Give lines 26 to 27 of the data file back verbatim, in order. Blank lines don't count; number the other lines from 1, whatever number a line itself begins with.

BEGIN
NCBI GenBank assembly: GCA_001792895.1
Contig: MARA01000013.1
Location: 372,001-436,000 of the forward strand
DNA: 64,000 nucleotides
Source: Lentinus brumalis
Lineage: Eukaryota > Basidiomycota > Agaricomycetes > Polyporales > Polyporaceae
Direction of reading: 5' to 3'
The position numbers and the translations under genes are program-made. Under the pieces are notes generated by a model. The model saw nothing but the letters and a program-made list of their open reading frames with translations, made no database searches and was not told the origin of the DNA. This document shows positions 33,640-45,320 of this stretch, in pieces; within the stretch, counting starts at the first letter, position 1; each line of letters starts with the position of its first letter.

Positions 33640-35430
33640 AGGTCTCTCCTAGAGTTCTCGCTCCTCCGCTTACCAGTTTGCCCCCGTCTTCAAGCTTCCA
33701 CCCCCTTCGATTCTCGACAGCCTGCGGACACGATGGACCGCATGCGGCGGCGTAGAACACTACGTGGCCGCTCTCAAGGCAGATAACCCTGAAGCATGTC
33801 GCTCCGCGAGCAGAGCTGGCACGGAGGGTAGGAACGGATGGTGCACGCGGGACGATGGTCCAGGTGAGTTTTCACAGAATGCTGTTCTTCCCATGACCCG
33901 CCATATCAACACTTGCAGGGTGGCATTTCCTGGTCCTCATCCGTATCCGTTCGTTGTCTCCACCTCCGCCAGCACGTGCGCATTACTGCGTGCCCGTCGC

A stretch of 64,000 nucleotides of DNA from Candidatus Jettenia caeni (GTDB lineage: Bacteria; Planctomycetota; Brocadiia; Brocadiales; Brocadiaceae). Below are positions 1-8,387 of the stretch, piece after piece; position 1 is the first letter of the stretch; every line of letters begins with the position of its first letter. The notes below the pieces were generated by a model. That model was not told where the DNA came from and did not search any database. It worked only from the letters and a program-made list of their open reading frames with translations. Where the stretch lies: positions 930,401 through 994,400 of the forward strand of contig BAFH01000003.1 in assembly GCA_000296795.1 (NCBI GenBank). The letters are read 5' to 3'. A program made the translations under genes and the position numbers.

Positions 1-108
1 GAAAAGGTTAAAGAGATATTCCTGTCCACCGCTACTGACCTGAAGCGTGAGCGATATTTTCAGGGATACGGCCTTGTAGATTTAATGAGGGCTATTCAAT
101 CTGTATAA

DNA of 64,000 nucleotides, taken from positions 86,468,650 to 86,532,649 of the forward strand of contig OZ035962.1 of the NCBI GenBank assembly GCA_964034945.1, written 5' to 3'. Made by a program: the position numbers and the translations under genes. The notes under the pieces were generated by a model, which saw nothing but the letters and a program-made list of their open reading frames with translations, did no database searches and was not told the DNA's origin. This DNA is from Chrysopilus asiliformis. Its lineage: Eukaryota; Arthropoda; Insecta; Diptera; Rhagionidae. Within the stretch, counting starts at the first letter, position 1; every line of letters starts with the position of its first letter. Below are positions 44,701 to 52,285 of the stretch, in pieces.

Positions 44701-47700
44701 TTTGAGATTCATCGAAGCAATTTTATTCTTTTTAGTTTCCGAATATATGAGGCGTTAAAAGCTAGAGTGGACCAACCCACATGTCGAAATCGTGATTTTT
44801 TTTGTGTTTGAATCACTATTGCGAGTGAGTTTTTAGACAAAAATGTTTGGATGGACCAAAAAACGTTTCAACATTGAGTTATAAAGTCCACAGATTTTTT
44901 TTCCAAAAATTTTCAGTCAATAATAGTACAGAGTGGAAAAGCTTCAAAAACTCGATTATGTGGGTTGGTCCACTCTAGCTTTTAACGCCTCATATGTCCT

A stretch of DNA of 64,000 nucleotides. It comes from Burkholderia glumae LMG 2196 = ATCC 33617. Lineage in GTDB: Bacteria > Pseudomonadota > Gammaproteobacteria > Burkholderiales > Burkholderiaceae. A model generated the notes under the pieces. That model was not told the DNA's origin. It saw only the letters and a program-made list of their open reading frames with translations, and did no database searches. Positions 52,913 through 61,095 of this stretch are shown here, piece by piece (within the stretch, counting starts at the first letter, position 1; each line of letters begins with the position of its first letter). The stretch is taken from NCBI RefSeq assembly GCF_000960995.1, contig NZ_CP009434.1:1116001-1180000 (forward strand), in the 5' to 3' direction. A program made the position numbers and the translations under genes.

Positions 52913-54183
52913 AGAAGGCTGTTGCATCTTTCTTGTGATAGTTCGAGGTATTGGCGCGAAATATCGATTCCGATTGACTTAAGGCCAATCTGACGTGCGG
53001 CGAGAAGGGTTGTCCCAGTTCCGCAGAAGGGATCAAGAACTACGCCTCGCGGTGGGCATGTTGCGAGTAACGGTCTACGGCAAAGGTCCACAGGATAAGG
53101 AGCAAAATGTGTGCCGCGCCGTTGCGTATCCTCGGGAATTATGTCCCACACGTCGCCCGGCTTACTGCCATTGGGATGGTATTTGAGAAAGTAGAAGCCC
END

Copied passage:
53001 CGAGAAGGGTTGTCCCAGTTCCGCAGAAGGGATCAAGAACTACGCCTCGCGGTGGGCATGTTGCGAGTAACGGTCTACGGCAAAGGTCCACAGGATAAGG
53101 AGCAAAATGTGTGCCGCGCCGTTGCGTATCCTCGGGAATTATGTCCCACACGTCGCCCGGCTTACTGCCATTGGGATGGTATTTGAGAAAGTAGAAGCCC